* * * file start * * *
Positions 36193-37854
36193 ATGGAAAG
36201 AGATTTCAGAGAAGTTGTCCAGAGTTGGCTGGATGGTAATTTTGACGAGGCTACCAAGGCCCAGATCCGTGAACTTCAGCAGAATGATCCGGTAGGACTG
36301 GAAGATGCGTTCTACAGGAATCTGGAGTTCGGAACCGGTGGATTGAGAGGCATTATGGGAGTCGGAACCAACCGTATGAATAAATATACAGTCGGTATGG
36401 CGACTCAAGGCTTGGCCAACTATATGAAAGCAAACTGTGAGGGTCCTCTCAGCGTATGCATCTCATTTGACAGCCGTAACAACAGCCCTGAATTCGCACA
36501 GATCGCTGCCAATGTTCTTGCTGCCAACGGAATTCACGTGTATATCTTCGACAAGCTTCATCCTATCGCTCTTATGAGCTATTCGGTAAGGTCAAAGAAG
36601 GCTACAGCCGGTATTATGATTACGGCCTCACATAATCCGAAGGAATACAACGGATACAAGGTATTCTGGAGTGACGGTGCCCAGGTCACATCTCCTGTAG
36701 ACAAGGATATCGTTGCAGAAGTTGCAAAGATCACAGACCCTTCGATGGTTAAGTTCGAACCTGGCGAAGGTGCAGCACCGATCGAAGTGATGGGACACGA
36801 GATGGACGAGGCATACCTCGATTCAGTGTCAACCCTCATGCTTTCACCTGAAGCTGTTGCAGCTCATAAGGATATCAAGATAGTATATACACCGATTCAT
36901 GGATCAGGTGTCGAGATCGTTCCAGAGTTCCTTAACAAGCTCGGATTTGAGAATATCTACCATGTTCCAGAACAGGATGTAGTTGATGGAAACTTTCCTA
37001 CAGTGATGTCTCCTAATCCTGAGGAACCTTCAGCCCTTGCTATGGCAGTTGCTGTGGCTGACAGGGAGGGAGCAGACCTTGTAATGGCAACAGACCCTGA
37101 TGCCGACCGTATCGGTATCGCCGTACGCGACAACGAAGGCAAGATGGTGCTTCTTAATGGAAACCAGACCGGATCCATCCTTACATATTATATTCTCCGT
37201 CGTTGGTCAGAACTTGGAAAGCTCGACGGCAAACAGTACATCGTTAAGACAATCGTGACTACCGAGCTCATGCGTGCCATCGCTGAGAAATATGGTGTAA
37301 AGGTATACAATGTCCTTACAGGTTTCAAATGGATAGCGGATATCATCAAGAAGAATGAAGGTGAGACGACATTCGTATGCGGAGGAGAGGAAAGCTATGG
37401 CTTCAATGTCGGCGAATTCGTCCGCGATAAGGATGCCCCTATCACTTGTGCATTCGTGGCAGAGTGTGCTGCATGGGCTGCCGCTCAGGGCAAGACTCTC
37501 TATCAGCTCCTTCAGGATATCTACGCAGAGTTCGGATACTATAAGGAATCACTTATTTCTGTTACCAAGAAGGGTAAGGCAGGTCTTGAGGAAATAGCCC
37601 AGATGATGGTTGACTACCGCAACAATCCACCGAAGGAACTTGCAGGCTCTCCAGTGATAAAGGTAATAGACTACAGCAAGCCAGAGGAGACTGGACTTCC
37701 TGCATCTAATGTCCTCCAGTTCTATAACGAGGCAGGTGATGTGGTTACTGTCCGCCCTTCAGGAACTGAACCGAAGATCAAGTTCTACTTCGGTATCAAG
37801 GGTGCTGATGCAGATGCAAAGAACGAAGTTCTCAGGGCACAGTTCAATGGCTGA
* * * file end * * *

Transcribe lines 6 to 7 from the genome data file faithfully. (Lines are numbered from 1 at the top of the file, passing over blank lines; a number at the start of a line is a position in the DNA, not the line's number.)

36501 GATCGCTGCCAATGTTCTTGCTGCCAACGGAATTCACGTGTATATCTTCGACAAGCTTCATCCTATCGCTCTTATGAGCTATTCGGTAAGGTCAAAGAAG
36601 GCTACAGCCGGTATTATGATTACGGCCTCACATAATCCGAAGGAATACAACGGATACAAGGTATTCTGGAGTGACGGTGCCCAGGTCACATCTCCTGTAG